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Trump Threatens to Drop Colombia as Drug War Partner

Maureen Meehan

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Not that we can ever be completely certain that what Trump says or tweets is true from one day to the next, but he recently remarked that he “seriously considered” decertifying Colombia as a partner in the war against drugs because of its record surge in cocaine production over the past year.

Colombia is shocked with Trump’s surprise threat.

“For more than 30 years Colombia has demonstrated its commitment—paying a very high cost in human lives—with overcoming the drug problem,” said Colombia’s President Juan Manuel Santos, on the government’s website. “Colombia is undoubtedly the country that has fought the most drugs and with more successes on this front. No one has to threaten us to meet this challenge.”

Colombia has been working with both the United Nations and the United States to tackle drug trafficking as part of a peace process with Marxist FARC guerrillas, who controlled much of the national territory used for coca cultivation.

Successive Colombian governments have been at war with the FARC (Revolutionary Armed Forces of Colombia) for over 50 years.

The historic peace accord, signed in November 2016, has not been easy.

Much to the annoyance of the Colombian government, Trump has pushed for faster results in Colombia’s attempts to reduce coca cultivation, while he simultaneously seeks to reduce aid for the peace process.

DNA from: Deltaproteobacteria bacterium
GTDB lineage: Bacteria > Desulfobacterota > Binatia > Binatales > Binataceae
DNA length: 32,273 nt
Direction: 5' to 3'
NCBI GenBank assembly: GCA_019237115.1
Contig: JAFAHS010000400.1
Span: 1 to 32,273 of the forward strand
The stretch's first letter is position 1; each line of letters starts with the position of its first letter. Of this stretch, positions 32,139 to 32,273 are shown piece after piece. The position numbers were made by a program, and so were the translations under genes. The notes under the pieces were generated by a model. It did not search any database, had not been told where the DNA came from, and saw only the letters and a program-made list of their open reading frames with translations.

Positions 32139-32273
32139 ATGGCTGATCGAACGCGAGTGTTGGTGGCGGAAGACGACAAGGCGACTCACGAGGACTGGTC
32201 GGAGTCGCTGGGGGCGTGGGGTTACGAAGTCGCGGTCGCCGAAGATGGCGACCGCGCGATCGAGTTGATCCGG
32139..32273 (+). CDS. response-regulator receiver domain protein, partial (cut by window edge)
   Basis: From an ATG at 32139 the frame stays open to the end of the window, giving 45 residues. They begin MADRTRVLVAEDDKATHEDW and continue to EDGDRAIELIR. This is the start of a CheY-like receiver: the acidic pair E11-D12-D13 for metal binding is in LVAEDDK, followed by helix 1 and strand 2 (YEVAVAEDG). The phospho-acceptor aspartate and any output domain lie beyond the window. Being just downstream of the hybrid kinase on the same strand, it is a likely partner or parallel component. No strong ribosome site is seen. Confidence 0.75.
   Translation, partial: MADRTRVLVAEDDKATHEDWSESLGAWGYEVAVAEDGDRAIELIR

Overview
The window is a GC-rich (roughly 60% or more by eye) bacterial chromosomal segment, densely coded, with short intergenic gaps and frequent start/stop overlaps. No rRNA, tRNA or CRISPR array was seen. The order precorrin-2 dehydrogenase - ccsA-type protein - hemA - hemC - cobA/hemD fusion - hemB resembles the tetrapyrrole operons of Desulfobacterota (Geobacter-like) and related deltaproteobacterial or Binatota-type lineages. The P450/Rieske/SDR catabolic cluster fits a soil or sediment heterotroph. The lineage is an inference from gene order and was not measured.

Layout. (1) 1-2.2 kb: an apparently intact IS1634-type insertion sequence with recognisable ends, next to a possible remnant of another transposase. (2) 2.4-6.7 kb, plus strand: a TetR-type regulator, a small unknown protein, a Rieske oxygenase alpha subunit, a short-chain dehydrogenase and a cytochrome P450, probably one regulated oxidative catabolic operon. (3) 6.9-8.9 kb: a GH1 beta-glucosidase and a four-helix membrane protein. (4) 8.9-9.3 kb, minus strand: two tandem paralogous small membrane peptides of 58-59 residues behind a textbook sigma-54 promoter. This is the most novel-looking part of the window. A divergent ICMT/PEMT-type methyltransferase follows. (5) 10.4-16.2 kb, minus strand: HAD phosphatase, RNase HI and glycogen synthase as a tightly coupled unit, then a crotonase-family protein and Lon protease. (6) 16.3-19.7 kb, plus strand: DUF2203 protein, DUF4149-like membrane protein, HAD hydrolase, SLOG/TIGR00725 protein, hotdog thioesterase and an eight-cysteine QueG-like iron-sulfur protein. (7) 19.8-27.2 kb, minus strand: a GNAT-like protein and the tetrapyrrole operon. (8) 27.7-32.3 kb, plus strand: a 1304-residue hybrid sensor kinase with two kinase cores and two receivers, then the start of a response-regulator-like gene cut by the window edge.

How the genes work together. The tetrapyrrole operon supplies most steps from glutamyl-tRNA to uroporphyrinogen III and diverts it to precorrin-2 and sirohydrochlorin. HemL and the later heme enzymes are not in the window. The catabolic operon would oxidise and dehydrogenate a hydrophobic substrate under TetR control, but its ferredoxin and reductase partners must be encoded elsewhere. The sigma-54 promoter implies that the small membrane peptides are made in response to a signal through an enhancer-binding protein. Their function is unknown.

That being said, until now, Colombia has been one of Washington’s staunchest allies in Latin America, which made Trump’s announcement that much more shocking.

But then, the Trump administration has never been enamored with the peace process.

The day before Trump’s decertification remarks, a U.S. congressional hearing underscored simmering disagreements and criticized Colombia’s drug policies under the terms of the peace deal.

This has put Colombia, the source of 90 percent of the cocaine consumed in the U.S., between a rock and a hard place.

Although, this is the first time since the late 1990s (when the now defunct Cali Cartel funded a presidential campaign!) that Colombia’s commitment to fighting drug trafficking has been called into question by Washington.

Meanwhile, President Santos, recipient of the Nobel Peace Prize last year, has often called on the U.S. to rethink its War on Drugs.

The Colombian president has called for a stronger commitment from drug consumer countries, especially the U.S., to effectively curb consumption through public health policies—not a drug war.

Colombia has had enough war. The five-decade conflict with FARC claimed 220,000 lives, displaced millions of people and hampered the country’s economy.

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